Any major event that occurs will certainly draw people’s attention on the Internet. We had seen a huge chaos when the news of Osama Bin Laden’s death came in. When such events occur, scammers take advantage of users’ curiosity and create scam messages (including phishing attacks), and post them across social networking sites like Facebook, Twitter, or send phishing emails.
When the Osama Bin Laden’s death news came in, people were curious to know if there were any leaked images or videos posted on the Internet. Scammers took advantage of this curiosity and created scam messages like – “Osama Bin Laden’s Leaked Death Video” and “Pics of Osama Bin Laden Are Finally Released“, and posted them on Facebook and Twitter. These scams spread through the Internet within minutes targeting user accounts by stealing their login credentials.
As the Hurricane Irene barrels up the East Coast, users on the Internet should lookout for scam messages and phishing attacks related to the storm news. It is likely that scammers will create phishing attacks and other malicious activity, and publish them across the Internet.
Newsworthy events, like in this case – Hurricane Irene, usually trigger malicious links and phishing attacks that spread across Facebook. Users on Facebook should stay observant of links promising them to show leakedvideos, pictures and other information related to Hurricane Irene.
Facebook users are tricked very easily. When users click on scam links, they will be taken to bogus websites where they will be asked to complete online surveys or download malicious programs, such as a codec to watch a video. These malware programs are designed to gather user information including email ids, user names, passwords and credit card details. Sometimes these malicious programs are downloaded automatically where users are blindly infected.
I suggest all users on Facebook to be cautious, and do not blindly click on links that promise you to show videos or pictures, including those which are posted by your friends. This implies to users on Twitter as well. Watch out for re-tweets and DMs with links that lead to fake (clone) login pages where you will be asked to re-enter your username and password, causing a potential threat to your account.
Here’s an article that will help you Prevent Your Facebook Account from Getting Hacked. We constantly report scams and hoax messages that are spreading on Facebook. You can always stay updated by bookmarking this link – Techie-Buzz.com/scams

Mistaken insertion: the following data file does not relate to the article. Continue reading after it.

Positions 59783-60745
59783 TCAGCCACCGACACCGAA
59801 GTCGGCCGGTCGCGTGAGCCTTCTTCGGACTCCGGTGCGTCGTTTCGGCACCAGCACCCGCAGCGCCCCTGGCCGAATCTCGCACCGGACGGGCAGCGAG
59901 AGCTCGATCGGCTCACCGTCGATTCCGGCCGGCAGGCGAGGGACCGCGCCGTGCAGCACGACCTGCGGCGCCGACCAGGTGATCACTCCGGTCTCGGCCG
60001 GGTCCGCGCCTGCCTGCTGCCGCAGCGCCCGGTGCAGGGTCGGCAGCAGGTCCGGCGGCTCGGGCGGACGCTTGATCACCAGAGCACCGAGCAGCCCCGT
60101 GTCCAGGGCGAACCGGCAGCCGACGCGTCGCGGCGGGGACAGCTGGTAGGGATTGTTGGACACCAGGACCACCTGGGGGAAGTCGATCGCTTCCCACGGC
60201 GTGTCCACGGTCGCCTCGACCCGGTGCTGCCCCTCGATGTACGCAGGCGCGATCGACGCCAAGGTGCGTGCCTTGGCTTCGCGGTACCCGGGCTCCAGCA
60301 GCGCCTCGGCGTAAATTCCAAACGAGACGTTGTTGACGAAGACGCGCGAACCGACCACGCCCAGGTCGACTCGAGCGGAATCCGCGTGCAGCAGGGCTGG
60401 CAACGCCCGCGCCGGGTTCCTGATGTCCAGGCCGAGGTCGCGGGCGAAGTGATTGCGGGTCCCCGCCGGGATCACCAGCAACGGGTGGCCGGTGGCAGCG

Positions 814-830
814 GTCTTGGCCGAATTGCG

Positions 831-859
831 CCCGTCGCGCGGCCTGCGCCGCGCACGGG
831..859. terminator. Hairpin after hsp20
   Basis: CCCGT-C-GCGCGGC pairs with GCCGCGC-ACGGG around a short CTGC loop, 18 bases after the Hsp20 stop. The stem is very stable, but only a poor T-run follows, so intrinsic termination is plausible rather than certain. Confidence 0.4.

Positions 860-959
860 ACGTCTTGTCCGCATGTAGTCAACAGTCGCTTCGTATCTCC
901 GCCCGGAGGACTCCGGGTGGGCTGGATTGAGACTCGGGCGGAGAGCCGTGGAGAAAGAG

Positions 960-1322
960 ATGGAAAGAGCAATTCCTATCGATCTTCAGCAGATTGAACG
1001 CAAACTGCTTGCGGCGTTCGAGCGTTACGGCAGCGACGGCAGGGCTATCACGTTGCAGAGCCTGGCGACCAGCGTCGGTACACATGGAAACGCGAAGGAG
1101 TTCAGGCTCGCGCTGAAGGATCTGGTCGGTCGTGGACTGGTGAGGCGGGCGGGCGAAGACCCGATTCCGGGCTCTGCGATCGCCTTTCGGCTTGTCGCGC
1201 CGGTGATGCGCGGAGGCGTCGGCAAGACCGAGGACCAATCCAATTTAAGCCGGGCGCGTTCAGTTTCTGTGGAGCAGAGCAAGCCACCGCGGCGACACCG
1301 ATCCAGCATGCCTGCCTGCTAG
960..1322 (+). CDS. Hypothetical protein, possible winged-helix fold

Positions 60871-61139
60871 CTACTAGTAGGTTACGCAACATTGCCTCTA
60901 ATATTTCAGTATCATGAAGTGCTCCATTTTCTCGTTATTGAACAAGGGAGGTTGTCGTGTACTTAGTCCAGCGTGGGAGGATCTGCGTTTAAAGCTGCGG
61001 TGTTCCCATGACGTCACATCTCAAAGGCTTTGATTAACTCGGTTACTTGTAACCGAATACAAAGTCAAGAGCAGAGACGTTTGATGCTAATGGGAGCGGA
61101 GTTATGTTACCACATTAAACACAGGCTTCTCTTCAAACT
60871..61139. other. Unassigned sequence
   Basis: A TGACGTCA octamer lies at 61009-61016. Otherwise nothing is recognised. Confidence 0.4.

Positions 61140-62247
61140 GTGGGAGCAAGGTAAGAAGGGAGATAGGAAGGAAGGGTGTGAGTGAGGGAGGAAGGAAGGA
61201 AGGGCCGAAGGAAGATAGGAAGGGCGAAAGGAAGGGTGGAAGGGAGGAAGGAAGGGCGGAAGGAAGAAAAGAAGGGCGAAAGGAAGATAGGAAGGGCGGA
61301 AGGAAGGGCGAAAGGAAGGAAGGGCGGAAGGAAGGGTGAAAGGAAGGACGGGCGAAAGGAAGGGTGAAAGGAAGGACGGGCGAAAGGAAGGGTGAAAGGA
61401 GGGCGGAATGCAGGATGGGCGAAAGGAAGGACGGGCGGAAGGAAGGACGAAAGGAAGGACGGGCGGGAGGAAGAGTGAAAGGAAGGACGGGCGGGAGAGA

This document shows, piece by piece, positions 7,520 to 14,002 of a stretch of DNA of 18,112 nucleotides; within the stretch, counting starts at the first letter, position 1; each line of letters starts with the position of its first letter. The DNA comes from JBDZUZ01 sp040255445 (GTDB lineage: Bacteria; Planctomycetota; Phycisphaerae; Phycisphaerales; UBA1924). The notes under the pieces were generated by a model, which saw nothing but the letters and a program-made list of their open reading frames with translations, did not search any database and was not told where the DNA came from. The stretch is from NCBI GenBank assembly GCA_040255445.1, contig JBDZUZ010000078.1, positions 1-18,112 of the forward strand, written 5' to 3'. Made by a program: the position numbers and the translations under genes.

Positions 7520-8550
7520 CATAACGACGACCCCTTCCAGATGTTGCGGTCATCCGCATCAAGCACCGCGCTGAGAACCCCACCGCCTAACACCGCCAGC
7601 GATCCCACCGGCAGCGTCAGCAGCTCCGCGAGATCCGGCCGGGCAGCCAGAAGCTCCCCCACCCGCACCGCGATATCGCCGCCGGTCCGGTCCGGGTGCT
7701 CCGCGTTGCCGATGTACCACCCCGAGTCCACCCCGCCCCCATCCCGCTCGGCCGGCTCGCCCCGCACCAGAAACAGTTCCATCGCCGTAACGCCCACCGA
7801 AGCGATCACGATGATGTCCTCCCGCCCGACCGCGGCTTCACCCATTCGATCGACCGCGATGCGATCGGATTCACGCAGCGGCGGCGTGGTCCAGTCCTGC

Watch where you donate! There are thousands of fake charity websites that are created, which attempt to collect donations to help hurricane victims. Do a research before making any donations and make sure that you’re donating to the right charity.
If you’re making any donations, then make sure that you avoid third party sites and organizations, and head straight to the charity’s main website that you want to reach out to.
The FBI has issued warnings about Hurricane Irene charity scams, and has offered some excellent tips to protect you against charity scammers:
- Do not respond to unsolicited (SPAM) e-mail.
- Be skeptical of individuals representing themselves as officials soliciting via e-mail for donations.
- Do not click on links contained within an unsolicited e-mail.
- Be cautious of e-mail claiming to contain pictures in attached files, as the files may contain viruses. Only open attachments from known senders.
- To ensure contributions are received and used for intended purposes, make contributions directly to known organizations rather than relying on others to make the donation on your behalf.
- Validate the legitimacy of the organization by directly accessing the recognized charity or aid organization’s website rather than following an alleged link to the site.
- Attempt to verify the legitimacy of the non-profit status of the organization by using various Internet-based resources, which also may assist in confirming the actual existence of the organization.
- Do not provide personal or financial information to anyone who solicits contributions: providing such information may compromise your identity and make you vulnerable to identity theft.
If you believe you have been a victim of a charity related scheme, contact the National Center for Disaster Fraud by
- Telephone at (866) 720-5721,
- Fax at (225) 334-4707, or
- E-mail at firstname.lastname@example.org
You can also report suspicious e-mail solicitations or fraudulent websites to the Internet Crime Complaint Center at www.IC3.gov.